STARWEST 2017 Tutorial: Shift Left to Test User Experience

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Tuesday, October 3, 2017 - 1:00pm to 4:30pm

Shift Left to Test User Experience

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In today’s environment, the user experience (UX) is overwhelmingly important—and is not just about the product. UX describes all facets of a person’s interactions with and reactions to the product, the organization that supplies it, and the environment in which it is experienced. Isabel Evans says that in order to focus our tests appropriately, it is vital that we testers understand our users’ experiences. We need to explore and measure human, business, and societal impacts of products we develop, and how those are underpinned by technical qualities. Unless we “shift left” as testers and become engaged in understanding UX from the start, we’ll not be able to address it successfully. Isabel presents examples from real projects as she discusses how to design tests derived from the user personas, contexts of use, and acceptance criteria. Learn to define who your customers are and identify the needs and desires that are important to them. Isabel shares a method to understand and test how customers experience your product by thinking about the quality layers of user experience, quality in use, and internal quality. Join Isabel to see how acceptance criteria fit into user experience testing.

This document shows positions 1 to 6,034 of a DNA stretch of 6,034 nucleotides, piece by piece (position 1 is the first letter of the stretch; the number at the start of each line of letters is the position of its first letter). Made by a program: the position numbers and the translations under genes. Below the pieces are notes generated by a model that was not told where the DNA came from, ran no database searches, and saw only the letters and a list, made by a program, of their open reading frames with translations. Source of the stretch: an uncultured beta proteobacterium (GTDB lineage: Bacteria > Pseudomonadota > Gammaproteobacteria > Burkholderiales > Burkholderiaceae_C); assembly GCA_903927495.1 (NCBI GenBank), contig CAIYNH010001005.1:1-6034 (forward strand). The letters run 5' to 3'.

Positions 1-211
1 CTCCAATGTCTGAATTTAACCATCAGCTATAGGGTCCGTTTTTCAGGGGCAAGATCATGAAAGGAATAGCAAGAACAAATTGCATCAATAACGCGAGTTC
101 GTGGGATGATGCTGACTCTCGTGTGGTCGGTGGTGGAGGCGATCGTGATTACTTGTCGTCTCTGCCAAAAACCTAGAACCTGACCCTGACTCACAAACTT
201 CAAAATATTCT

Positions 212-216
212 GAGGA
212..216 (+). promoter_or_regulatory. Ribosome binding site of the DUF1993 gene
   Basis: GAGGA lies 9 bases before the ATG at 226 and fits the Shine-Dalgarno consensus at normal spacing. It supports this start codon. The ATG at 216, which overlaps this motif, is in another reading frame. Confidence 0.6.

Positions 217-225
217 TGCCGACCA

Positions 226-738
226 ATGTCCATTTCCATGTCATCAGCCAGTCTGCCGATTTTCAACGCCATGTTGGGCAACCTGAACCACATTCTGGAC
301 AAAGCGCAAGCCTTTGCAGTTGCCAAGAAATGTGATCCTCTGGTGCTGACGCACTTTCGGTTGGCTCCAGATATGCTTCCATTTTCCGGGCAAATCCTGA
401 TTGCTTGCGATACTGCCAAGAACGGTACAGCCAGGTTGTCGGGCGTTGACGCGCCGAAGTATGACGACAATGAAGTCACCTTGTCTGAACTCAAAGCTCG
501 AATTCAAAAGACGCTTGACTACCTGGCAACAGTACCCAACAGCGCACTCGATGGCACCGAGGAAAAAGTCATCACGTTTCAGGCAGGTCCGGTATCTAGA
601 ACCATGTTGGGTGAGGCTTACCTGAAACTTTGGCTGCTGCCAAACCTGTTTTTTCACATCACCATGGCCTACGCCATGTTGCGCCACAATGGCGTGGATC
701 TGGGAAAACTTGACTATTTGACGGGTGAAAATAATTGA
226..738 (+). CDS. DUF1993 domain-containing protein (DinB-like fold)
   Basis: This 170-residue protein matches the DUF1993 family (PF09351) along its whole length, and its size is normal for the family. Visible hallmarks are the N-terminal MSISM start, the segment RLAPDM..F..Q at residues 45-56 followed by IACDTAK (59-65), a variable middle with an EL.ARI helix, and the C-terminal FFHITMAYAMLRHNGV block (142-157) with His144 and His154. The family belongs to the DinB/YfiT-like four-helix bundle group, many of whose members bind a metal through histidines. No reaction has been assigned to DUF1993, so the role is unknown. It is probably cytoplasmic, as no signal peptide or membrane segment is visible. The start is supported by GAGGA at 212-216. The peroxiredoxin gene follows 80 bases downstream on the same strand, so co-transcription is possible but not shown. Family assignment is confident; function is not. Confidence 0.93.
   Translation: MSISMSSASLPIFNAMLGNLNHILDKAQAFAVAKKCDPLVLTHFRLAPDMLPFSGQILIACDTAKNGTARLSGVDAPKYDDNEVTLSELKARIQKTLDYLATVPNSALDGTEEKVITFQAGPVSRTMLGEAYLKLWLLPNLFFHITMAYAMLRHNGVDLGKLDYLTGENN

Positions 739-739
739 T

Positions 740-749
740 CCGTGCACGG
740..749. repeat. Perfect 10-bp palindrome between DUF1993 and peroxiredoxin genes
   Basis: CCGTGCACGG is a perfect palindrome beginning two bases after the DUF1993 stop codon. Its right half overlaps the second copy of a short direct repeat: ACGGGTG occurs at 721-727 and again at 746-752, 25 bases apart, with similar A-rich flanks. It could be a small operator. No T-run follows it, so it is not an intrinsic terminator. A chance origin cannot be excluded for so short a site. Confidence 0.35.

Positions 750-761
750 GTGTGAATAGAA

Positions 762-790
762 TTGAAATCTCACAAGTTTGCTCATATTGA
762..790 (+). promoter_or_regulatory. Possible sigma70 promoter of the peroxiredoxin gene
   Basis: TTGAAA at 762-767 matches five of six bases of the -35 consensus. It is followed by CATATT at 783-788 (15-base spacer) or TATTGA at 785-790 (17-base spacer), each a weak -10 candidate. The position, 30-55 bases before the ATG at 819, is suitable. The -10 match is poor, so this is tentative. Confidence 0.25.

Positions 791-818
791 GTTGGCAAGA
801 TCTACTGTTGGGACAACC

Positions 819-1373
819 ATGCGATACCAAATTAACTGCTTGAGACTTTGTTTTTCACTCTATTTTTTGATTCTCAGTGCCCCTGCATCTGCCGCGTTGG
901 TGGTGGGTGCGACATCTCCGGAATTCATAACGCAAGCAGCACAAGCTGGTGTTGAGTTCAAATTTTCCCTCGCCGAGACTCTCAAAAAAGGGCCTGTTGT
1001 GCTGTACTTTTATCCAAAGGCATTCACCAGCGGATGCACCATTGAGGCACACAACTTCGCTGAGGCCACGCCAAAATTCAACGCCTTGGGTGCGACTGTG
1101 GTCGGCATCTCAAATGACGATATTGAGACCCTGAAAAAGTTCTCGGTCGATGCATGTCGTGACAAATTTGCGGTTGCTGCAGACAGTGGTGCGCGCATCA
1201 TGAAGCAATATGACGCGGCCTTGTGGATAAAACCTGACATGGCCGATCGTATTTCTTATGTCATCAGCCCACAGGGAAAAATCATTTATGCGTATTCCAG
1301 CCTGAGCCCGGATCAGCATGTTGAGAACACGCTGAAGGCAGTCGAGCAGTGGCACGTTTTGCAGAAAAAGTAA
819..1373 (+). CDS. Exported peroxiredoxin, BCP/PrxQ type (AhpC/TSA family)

Isabel Evans
Independent Consultant

Independent quality and testing consultant Isabel Evans has more than thirty years of IT experience in quality management and testing in the financial, communications, and software sectors. Her quality management work focuses on encouraging IT teams and customers to work together via flexible processes designed and tailored by the teams that use them. Isabel authored Achieving Software Quality Through Teamwork and chapters in Agile Testing: How to Succeed in an eXtreme Testing Environment; The Testing Practitioner; and Foundations of Software Testing. A popular speaker at software conferences worldwide, Isabel is a Chartered IT Professional and Fellow of the British Computer Society, and has been a member of software industry improvement working groups.